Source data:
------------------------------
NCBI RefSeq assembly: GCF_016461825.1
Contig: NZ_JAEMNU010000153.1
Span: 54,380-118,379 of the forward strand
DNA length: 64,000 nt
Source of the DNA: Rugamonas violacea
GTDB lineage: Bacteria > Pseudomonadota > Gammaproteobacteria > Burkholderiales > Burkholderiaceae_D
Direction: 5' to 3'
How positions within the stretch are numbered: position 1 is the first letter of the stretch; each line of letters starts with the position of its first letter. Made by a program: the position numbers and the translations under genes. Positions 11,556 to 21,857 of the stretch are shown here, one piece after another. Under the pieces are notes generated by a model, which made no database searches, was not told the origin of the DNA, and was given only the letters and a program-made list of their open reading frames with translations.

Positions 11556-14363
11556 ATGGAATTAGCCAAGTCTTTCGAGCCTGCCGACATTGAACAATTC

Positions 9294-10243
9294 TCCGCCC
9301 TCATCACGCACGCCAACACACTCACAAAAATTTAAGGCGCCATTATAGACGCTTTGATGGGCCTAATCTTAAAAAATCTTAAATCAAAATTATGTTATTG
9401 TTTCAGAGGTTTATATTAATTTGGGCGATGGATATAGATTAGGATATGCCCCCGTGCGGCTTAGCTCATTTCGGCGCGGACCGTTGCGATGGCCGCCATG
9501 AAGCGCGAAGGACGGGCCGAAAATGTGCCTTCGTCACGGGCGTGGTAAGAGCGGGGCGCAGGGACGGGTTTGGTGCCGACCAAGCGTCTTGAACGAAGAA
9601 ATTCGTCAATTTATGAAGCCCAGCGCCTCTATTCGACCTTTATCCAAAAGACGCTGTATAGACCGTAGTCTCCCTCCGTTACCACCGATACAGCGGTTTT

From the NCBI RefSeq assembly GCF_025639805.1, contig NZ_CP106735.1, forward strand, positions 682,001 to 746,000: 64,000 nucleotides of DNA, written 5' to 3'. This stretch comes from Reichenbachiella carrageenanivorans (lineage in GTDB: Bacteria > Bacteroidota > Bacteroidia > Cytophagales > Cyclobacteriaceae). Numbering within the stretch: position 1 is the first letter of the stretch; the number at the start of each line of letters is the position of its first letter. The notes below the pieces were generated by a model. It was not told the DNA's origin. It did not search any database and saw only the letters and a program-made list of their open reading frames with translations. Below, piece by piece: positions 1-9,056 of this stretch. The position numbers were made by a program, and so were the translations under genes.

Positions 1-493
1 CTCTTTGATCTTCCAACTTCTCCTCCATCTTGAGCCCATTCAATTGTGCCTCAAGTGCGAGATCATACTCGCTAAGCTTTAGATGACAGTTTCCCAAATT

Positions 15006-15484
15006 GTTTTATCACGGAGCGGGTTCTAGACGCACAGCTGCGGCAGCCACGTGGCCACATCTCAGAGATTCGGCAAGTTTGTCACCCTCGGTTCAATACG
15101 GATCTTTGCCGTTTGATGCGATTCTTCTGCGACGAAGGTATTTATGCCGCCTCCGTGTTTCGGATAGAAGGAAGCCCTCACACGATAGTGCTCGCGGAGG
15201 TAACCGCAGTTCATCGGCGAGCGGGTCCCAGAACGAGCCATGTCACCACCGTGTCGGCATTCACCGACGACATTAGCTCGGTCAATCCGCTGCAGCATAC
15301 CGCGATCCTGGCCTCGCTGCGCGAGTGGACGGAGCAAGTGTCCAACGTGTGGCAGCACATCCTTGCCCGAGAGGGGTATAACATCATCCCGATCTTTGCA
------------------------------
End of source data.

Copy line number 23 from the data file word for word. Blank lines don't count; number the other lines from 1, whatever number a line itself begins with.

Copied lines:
15201 TAACCGCAGTTCATCGGCGAGCGGGTCCCAGAACGAGCCATGTCACCACCGTGTCGGCATTCACCGACGACATTAGCTCGGTCAATCCGCTGCAGCATAC